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The page of Cocteau, Jean, English biography

Image of Cocteau, Jean
Cocteau, Jean


Jean Maurice Eugène Clément Cocteau (July 5, 1889 – October 11, 1963) was a French poet, novelist, dramatist, designer, and filmmaker. He was born at Maisons-Laffitte, France, a small town near Paris. His versatile, unconventional approach and enormous output brought him international acclaim.

Despite his achievements in virtually all literary and artistic fields, Cocteau insisted that he was primarily a poet and that all his work was poetry. As an important exponent of Surrealism, he had great influence on the work of others, including the group of composer friends in Montparnasse known as Les Six. The word Surrealism was coined, in fact, by Guillaume Apollinaire to describe Cocteau's 1917 collaboration with Erik Satie, Pablo Picasso, and Léonide Massine Parade. Self-proclaimed Surrealism leader André Breton, nonetheless, declared Cocteau a "notorious false poet, a versifier who happens to debase rather than to elevate everything he touches." (Breton, 1953).
On the sunny afternoon of August 12, 1916, Pablo Picasso and his new girlfriend, the fashion model Paquerette, Max Jacob, Manuel Ortiz de Zarate, Marie Vassilieff, Henri-Pierre Roché, Moise Kisling, Amedeo Modigliani and the critic André Salmon were sitting together outside the café La Rotonde in Montparnasse. Their friend, Cocteau, recorded for posterity this extraordinary gathering of talent in a series of 21 photographs showing such characters as a dapper Picasso dressed à l'anglaise with a flat cap, cane and briar pipe. Paquerette wore a long elegant dress and a very silly hat, while Max Jacob at least looked as though he was sober and respectable, and the tiny Marie Vassilieff appeared the formidable little lady she was.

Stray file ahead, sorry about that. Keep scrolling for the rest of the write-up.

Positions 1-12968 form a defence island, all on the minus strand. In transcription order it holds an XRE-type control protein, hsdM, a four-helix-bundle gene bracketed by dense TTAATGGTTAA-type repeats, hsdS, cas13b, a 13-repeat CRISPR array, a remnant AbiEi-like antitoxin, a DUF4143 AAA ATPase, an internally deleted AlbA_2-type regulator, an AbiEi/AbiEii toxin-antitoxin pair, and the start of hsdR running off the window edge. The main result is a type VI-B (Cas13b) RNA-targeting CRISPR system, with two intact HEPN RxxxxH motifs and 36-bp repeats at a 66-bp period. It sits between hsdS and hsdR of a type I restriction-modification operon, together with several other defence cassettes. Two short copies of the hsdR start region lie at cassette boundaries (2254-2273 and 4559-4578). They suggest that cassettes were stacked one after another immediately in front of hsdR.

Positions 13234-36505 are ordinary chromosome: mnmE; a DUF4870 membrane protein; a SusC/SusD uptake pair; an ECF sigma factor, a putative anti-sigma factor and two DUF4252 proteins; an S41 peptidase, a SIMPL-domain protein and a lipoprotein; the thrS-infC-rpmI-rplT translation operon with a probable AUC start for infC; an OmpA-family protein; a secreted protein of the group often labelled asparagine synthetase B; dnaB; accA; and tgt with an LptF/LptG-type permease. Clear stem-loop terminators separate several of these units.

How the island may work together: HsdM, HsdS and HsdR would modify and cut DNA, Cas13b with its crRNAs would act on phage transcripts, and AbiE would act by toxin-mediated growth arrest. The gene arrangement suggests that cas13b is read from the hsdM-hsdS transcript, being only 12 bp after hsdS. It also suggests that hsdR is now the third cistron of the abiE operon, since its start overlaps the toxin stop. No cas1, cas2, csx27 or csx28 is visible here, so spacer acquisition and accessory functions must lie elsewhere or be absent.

In 1918 he met the 15 year old poet Raymond Radiguet, with whom he had an intense and often stormy relationship until the latter's premature death while on a trip together. See Historical pederastic relationships
In the 1930s, Cocteau had an unlikely affair with Princess Nathalie Paley, the beautiful daughter of a Romanov grand duke and herself a fashion-plate, sometime actress, model, and former wife of couturier Lucien Lelong. She became pregnant. To Cocteau's distress and Paley's lifelong regret, the fetus was aborted due to the intervention of Marie-Laure de Noailles, the eccentric arts patron who had loved Cocteau as a young woman and was determined to ruin his new romance. Cocteau's longest lasting relationship was with the handsome French actor Jean Marais, whom he discovered and cast in Beauty and the Beast.
n 1940 Le Bel Indifférent, Cocteau's play written for and starring Édith Piaf, was enormously successful. He also worked with Picasso on several projects and was friends with most of the European art community. He struggled with opium addiction for most of his adult life and was openly gay, though he had a few brief and complicated affairs with women. He published a considerable amount of work criticising homophobia.
Cocteau's films, the bulk of which he both wrote and directed, were particularly important in introducing Surrealism into French cinema and influenced to a certain degree the upcoming French New Wave genre.
Cocteau is best known for his 1929 novel Les enfants terribles, the 1929 play Les parents terribles, and the 1946 film, Beauty and the Beast.
In 1955 he was made a member of the Académie française and The Royal Academy of Belgium.
During his life Cocteau was commander of the Legion of Honor, Member of the Mallarmé Academy, German Academy (Berlin), American Academy, Mark Twain (U.S.A) Academy, Honorary President of the Cannes film festival, Honorary President of the France-Hungary Association and President of the jazz Academy and of the Academy of the Disc.
Cocteau died in 1963 at the age of 74 and is buried in Chapelle St. Blaise Des Simples, Milly La Foret, Essonne, France.
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